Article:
Happy couples: Till internet do us part

Avoid today’s traps by keeping marriages safe, happy and alive

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Provo’s Gary and Joy Lundberg say, “We know a thing or two because we’ve seen a thing or two.” A play off the Farmers Insurance mantra, this couple’s knowledge centers on building and safeguarding marriages. Gary is a marriage and family therapist, while Joy is a writer and lyricist — having written 200 published songs with Janice Kapp Perry.

The couple’s sixth book, “Because We Love Our Marriage,” tackles the additional threats to couples in the digital age.

UVMag: How has technology changed marriage?

Gary: I have wives tell me their husband comes home from work, sits on the couch and is on his iPad or phone the rest of the night. On the flip side, husbands say their wives are always on their phones shopping, looking at Pinterest, Instagram or texting. This eats away personal contact.

UV: What are positive ways couples can strengthen their marriages?

Joy: You need to have fun together, play together, solve problems together. Don’t put your kids above your spouse! If you put them first, you’re actually putting them last because if your marriage falls apart it will affect the children. It doesn’t take a whole lot to put your spouse first. When he or she comes in the room, show them you are glad they are there and give them eye contact and connection. Then you can both pitch in with the kids or other projects of the day.

UV: What are the biggest risks?

Joy: Some people might not realize what flirting is and how easily it can happen on Facebook, over text or even online gaming. Flirting is not just playful banter. It has sexual undertones.

UV: How do problems usually start?

Gary: The hard part is things can start innocently. Often the person doesn’t realize they are getting there until they’ve emotionally changed their allegiance.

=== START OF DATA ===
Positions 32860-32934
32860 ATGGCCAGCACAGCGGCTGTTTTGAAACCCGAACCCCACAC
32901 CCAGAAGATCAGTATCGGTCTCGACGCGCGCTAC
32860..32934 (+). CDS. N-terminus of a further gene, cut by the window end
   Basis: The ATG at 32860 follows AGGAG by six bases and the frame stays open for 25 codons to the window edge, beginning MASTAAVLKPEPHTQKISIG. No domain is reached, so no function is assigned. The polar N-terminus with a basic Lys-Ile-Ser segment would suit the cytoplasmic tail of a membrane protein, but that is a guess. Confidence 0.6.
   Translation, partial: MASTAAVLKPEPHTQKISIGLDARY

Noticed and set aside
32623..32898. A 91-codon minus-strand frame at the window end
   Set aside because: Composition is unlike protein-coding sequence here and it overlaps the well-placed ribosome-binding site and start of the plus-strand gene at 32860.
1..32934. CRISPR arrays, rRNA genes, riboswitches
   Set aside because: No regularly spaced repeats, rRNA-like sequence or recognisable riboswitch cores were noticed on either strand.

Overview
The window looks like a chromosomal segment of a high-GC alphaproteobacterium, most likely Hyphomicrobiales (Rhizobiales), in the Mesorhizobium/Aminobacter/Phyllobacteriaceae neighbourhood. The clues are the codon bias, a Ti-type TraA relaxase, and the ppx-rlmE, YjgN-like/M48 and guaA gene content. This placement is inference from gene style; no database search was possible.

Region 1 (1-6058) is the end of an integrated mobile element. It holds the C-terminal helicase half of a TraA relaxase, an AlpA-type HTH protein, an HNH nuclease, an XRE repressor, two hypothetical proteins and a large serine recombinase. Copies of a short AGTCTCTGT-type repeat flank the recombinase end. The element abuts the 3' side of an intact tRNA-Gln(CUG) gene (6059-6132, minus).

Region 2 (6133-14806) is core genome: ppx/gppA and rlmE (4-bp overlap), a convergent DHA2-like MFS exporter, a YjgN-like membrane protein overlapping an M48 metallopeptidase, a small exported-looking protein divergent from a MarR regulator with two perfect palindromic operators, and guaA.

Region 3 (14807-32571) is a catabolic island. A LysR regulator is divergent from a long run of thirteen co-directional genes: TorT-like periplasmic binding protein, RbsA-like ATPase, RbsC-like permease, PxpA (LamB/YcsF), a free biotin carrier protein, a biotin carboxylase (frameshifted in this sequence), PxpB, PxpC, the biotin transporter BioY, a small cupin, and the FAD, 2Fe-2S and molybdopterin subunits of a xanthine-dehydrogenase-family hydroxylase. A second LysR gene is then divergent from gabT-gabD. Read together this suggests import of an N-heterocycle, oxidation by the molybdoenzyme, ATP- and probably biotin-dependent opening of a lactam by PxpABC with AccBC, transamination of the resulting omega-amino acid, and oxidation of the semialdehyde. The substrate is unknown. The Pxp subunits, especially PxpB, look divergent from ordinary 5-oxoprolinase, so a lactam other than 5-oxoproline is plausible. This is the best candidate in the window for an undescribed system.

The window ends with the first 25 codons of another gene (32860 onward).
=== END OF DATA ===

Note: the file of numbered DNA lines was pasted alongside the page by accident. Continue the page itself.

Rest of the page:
UV: What constitutes an affair?

Gary: An affair draws you away from your mate. It often starts out emotional before becoming a full-blown physical affair. It starts with texting and setting up times to meet, and each step seems so small. It’s hard to stop it once it’s spinning out of control like one of those funnels with a coin spiraling around in it.

UV: Can most marriages be saved?

Gary: It comes down to whether you want it to be saved. Both of you have to want your marriage and your family for it to work. If you don’t prioritize safeguarding your marriage, it may not last.

UV: How can couples move past challenges?

Joy: We did a whole chapter on forgiveness. It’s such a tragedy when people do not forgive! Everyone makes mistakes, but couples can overcome and build strong marriages. It takes time and steps, but down the road couples can find happiness and be so grateful they held onto each other during a hard time. It’s painful but not impossible to work things out.

Gary: Often the person who has done the offending wants to move on with life after they apologize. But the trust doesn’t come back quickly. First, the offending person needs to live a trustworthy life with no questionable actions from that time forward. The offended mate has to risk and give trust to their spouse.

UV: What about couples who are truly mismatched?

Gary: I often ask my clients how they met and why they dated and got married. Couples often forget what brought them together. Also, they need to focus on helping their mate to be happy. You can’t MAKE anybody be happy, but you can help.

Joy: We had different interests when we got married 62.5 years ago, and we still do. We take turns going to a movie that he likes and then one that I like. This has broadened our perspective.

Gary: I asked Joy to marry me because she was cute, sexy and fun. But the main reason is that I wanted to be with her more than anyone on this green earth. In marriage, you choose someone you want to be with and then you work through differences so you can both be happy.


Authors Gary and Joy Lundberg share 12 safeguards for marriage

1. Flirt only with your spouse.

2. Spend time alone with your spouse and none other.

3. Keep confidences within your marriage.

4. Keep romantic thoughts on your spouse and no one else.

5. Speak positively about your spouse.

6. Be a willing sexual partner with your spouse.

7. Be more devoted to your spouse than to the internet.

8. Stay away from pornography.

9. Put your spouse before your children and parents.

10. Put your spouse before your career and church work.

11. Be willing to forgive your spouse.

12. Be wise in your spending.

For full descriptions, see “Because We Love Our Marriage,” published by American Fork’s Covenant Communications.

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